Please read the collection if possible! No prior knowledge is necessary and all are welcome to join.

Email slackpuss.rg@gmail.com to book a place

Anyone who has ever written poetry knows it is communal practice: shared experience, collective metaphors, communal transmission of ideas, memories, and forms. Valuable poetry is written by individuals coming out of intense shared spaces of expression and valuable readings of poetry happen when the love and solidarity we feel for each other are directed towards words on a page. Isolation is lethal to poetry; there has never been a great ‘individual lyric poet’ without a massive collective revolt happening somewhere in the background – or in a future into which the poem draws the crowd.

The MayDay monthly reading group will create a social space to talk about work from the full breadth of historical and contemporary dissident, heretical, non-conformist and revolutionary poetries, from Futurists to social realists to feminists to concrete poetry to dialect to dub poetry to the most recent stuff being produced in small press publications outside the networks of corporate coffee table ‘Poetry’. We’ll see where the spirit takes us. At each session we’ll take a couple of poems to read alongside one another, by two different poets, not necessarily contemporaries. A different person each month will choose the works we’re going to read and give a brief presentation about why it’s worth reading them together, followed by a discussion that might lead us to collective conclusions on the work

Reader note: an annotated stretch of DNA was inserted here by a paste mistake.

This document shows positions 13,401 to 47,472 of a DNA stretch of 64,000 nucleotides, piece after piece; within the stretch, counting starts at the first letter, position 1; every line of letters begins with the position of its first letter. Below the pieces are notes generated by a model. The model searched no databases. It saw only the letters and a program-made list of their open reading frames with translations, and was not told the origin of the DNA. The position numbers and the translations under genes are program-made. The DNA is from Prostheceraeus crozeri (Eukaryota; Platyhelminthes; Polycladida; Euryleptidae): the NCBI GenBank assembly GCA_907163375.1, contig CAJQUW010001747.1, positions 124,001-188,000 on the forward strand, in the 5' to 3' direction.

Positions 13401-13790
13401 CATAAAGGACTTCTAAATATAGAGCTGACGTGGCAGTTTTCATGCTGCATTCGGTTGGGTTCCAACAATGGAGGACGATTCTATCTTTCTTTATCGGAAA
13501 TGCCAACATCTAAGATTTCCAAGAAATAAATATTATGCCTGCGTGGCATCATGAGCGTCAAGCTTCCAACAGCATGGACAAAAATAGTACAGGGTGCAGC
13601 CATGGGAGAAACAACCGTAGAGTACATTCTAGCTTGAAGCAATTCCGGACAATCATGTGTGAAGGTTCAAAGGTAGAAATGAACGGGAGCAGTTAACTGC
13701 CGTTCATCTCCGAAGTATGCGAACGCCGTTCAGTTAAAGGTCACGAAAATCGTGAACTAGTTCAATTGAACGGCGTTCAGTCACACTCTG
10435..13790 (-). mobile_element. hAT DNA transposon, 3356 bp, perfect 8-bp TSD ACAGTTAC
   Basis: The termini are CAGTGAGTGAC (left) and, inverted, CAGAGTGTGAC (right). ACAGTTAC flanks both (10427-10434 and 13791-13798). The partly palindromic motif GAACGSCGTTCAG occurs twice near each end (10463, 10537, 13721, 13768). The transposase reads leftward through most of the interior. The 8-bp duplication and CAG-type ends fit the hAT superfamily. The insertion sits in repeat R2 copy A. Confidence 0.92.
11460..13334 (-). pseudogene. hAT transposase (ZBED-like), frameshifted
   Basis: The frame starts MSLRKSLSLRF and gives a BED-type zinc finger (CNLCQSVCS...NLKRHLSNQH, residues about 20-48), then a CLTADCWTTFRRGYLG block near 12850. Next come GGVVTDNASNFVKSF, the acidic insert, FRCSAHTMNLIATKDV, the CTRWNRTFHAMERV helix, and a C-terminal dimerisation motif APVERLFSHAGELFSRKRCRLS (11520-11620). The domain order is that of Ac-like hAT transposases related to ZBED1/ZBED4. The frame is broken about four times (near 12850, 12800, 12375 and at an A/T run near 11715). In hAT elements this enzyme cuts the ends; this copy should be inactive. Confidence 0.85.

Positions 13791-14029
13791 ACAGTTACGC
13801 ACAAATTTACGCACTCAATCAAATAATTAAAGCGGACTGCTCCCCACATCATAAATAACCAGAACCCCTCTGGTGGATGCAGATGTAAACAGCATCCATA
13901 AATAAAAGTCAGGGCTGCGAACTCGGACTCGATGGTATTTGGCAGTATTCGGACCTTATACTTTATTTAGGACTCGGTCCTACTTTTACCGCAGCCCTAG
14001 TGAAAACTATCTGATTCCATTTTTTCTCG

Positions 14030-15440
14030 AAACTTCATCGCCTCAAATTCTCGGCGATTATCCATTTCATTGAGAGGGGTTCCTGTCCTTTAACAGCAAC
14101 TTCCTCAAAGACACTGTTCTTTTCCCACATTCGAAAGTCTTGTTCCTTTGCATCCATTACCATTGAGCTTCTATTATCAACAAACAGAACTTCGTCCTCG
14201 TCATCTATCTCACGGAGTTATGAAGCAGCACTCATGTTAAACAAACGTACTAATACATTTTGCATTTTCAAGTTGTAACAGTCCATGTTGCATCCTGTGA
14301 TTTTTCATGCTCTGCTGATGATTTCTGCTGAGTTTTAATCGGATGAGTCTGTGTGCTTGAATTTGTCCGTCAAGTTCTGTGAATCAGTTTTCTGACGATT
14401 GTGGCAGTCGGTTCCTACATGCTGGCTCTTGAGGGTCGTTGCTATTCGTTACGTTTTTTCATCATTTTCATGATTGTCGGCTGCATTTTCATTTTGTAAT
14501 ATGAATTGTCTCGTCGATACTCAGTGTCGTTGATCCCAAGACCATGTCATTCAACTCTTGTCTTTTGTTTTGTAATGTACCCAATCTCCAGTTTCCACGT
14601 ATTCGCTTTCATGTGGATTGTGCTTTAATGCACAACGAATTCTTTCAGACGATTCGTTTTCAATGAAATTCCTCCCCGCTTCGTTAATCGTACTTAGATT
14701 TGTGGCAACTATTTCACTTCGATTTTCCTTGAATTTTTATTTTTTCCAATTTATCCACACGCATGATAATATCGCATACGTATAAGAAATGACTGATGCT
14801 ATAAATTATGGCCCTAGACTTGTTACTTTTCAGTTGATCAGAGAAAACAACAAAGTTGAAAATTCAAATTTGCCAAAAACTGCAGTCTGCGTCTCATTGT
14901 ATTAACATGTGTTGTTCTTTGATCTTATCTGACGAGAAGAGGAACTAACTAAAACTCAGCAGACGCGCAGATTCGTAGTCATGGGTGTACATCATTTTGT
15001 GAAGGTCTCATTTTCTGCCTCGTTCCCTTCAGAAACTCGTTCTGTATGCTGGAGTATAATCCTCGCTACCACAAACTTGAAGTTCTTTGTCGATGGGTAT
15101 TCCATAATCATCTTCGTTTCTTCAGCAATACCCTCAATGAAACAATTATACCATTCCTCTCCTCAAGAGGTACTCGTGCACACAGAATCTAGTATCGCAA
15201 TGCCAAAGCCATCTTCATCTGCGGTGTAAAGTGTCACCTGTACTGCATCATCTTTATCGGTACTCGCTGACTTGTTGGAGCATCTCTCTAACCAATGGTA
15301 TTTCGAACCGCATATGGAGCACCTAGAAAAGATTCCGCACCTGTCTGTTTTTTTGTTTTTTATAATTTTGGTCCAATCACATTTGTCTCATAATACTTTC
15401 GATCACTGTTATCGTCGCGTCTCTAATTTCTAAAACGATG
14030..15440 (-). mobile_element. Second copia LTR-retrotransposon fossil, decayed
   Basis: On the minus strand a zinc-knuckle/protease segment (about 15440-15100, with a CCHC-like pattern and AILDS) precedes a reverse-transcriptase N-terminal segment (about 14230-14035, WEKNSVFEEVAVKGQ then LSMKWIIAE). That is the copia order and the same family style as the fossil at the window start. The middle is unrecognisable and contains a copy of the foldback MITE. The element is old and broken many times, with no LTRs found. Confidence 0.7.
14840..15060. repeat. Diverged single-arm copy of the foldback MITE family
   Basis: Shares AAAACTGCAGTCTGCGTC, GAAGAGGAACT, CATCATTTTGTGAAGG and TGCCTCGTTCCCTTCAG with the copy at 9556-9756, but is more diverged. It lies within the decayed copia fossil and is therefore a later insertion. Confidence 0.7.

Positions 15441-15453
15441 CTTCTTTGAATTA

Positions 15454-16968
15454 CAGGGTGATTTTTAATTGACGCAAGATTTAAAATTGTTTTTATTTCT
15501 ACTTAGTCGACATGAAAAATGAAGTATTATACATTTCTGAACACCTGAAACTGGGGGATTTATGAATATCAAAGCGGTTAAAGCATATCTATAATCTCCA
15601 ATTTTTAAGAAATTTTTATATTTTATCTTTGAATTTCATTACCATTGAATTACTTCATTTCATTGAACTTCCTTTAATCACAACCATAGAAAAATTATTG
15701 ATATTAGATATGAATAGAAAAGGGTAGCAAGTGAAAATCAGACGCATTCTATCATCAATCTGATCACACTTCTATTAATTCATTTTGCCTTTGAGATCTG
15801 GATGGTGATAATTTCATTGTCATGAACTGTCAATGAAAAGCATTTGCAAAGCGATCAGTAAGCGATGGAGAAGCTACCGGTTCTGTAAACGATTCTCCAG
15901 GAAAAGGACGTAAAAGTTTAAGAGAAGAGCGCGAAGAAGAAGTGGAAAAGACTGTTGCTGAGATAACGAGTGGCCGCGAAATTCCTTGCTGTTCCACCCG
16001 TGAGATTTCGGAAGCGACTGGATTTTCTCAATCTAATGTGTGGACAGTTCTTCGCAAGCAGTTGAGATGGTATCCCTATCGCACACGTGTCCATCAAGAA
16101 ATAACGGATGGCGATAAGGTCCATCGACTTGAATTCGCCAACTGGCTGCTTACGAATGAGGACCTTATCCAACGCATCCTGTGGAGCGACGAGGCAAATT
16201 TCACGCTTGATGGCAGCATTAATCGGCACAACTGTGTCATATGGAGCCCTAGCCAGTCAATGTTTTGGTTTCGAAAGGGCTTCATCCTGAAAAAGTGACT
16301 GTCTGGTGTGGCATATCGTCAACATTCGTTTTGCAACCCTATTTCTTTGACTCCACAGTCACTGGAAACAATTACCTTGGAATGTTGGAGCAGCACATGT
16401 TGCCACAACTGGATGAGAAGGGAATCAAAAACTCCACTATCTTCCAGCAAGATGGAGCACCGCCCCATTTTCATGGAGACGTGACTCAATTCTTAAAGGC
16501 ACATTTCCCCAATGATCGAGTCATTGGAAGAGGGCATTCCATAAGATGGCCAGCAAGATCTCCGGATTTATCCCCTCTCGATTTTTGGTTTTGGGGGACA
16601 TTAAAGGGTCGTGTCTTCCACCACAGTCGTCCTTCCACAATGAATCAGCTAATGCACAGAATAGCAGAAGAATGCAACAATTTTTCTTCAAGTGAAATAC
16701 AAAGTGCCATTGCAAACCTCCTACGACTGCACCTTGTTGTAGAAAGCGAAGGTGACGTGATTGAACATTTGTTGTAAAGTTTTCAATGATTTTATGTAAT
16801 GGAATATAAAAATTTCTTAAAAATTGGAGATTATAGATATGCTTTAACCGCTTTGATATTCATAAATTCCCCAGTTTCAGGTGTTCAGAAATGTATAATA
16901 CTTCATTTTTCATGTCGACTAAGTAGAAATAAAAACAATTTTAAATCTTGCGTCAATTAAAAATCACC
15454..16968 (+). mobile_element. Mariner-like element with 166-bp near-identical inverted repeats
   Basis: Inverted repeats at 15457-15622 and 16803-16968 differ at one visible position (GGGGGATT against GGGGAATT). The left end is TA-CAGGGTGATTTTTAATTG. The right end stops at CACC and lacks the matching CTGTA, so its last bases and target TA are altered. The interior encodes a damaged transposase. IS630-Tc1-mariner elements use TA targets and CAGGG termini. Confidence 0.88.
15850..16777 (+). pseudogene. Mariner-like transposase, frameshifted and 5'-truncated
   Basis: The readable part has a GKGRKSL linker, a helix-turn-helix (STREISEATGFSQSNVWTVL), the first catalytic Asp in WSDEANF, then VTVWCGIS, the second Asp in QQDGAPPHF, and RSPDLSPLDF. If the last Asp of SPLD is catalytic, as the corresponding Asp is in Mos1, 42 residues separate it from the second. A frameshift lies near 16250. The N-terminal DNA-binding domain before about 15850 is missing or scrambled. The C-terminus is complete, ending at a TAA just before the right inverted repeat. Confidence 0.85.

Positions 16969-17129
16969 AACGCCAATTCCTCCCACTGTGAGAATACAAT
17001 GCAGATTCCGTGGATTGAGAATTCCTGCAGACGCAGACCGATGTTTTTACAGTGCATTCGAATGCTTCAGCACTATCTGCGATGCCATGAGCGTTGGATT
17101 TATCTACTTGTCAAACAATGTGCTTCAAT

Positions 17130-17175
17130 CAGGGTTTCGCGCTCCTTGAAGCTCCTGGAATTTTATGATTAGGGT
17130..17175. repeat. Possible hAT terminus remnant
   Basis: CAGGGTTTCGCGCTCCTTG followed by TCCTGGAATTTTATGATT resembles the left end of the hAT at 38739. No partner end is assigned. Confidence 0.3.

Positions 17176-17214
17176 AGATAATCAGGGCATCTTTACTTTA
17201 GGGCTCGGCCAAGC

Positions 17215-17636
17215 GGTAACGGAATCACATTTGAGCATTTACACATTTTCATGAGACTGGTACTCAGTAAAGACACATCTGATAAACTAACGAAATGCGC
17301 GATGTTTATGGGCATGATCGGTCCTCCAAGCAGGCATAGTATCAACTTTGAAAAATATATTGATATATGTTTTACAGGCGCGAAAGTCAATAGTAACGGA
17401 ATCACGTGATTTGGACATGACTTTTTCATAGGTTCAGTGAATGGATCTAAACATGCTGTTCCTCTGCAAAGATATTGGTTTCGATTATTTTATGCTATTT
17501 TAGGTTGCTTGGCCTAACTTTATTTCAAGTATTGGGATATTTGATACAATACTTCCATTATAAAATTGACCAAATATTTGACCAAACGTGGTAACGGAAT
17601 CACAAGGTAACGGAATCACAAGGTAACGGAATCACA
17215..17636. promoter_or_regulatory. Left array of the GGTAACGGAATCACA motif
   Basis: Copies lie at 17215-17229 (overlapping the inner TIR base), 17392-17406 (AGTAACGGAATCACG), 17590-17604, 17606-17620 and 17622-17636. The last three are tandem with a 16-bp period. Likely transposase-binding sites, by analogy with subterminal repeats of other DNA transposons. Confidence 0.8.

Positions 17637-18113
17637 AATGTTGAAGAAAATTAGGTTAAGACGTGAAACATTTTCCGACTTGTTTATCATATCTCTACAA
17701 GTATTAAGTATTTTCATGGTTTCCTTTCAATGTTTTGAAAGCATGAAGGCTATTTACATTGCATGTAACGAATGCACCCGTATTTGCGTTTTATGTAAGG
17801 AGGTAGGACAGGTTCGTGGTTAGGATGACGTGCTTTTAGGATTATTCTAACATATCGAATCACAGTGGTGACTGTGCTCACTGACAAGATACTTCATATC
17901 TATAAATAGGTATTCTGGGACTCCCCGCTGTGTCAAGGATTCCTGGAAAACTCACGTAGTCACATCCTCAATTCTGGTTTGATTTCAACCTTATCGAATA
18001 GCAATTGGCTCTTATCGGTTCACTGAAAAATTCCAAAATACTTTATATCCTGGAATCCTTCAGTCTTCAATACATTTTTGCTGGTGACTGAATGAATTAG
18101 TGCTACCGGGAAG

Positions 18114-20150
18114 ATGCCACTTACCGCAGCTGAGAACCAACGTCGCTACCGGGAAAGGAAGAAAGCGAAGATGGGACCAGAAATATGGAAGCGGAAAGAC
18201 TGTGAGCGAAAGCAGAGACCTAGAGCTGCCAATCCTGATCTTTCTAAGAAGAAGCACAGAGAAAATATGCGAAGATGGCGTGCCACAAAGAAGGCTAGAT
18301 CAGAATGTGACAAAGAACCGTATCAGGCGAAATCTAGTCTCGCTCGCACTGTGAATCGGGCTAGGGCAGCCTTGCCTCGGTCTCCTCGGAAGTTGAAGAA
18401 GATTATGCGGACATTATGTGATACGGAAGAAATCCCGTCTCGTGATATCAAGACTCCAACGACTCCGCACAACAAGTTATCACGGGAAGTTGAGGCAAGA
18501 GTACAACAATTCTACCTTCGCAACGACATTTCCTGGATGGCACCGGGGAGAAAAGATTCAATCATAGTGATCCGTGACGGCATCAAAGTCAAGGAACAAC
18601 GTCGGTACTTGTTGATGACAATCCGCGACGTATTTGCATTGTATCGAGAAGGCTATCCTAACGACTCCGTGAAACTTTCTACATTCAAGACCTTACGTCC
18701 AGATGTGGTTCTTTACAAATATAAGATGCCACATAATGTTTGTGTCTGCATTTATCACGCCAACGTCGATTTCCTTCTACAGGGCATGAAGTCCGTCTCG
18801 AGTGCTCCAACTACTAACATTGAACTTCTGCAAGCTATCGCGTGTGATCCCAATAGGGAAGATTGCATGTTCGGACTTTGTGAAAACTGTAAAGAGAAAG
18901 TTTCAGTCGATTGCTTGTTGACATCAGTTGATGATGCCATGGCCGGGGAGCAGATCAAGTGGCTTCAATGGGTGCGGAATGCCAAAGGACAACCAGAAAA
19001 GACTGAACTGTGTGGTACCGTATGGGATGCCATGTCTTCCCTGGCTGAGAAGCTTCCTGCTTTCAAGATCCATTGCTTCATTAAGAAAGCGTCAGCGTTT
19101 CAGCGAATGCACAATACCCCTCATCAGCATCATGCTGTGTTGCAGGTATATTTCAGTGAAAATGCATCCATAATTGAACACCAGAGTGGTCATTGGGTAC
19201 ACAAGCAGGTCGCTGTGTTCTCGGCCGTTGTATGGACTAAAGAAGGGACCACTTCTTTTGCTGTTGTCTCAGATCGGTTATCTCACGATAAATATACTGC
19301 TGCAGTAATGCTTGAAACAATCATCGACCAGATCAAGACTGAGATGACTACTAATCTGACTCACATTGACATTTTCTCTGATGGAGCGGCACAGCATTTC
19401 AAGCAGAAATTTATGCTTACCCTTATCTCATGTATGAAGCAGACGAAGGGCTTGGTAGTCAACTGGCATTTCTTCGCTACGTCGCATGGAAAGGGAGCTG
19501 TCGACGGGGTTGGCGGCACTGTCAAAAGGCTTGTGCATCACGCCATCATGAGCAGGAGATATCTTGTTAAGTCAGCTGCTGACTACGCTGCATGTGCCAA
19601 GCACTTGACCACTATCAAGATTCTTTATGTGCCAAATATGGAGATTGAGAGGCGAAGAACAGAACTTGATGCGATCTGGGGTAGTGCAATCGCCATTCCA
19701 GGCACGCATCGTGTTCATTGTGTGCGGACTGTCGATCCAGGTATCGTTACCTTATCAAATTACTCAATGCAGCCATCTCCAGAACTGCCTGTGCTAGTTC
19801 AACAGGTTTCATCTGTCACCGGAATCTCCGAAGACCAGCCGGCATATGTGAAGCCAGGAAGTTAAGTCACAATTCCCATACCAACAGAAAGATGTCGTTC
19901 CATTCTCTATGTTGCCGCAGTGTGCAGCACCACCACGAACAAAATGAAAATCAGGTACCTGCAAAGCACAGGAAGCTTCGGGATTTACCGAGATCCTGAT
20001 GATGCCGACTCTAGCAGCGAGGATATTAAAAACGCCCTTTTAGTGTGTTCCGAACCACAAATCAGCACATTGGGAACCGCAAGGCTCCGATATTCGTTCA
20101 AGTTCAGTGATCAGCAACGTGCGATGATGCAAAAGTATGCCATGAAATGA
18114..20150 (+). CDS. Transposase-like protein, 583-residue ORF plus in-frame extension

The sessions will be a social space for anyone who wants to think carefully about the poetry we’re reading, so no prior ‘expertise’ required, and no future expertise expected. All the poems will be circulated beforehand but we’ll also read them together at the beginning of each session.

The first session, which will take place on Thursday 25th February. We’ll look at some poems from William Blake’s Songs of Experience, and some prose poems by Aimé Césaire. If you want to come along, please sign up for the eventbrite, and we will circulate the poems a week before we meet!

Please sign up here

The coalition government came to power in May 2010. By November the windows of Conservative Party HQ at Millbank had been smashed in, by a crowd furious at the proposed tripling of university fees, and the abolition of the Educational Maintenance Allowance. A movement formed, leading to further protests, often violently repressed by the police; occupations sprang up at universities across the country. Out of that movement grew legal defence groups like Green and Black Cross, activist groups like UK Uncut, and media organisations like Novara. Some people formed crews to make squats and social centres; others started organising for better wages and conditions for precarious workers. The movement ultimately failed: the government’s legislation was passed into law. But the student movement in these years set the scene for the struggles against the first years of austerity.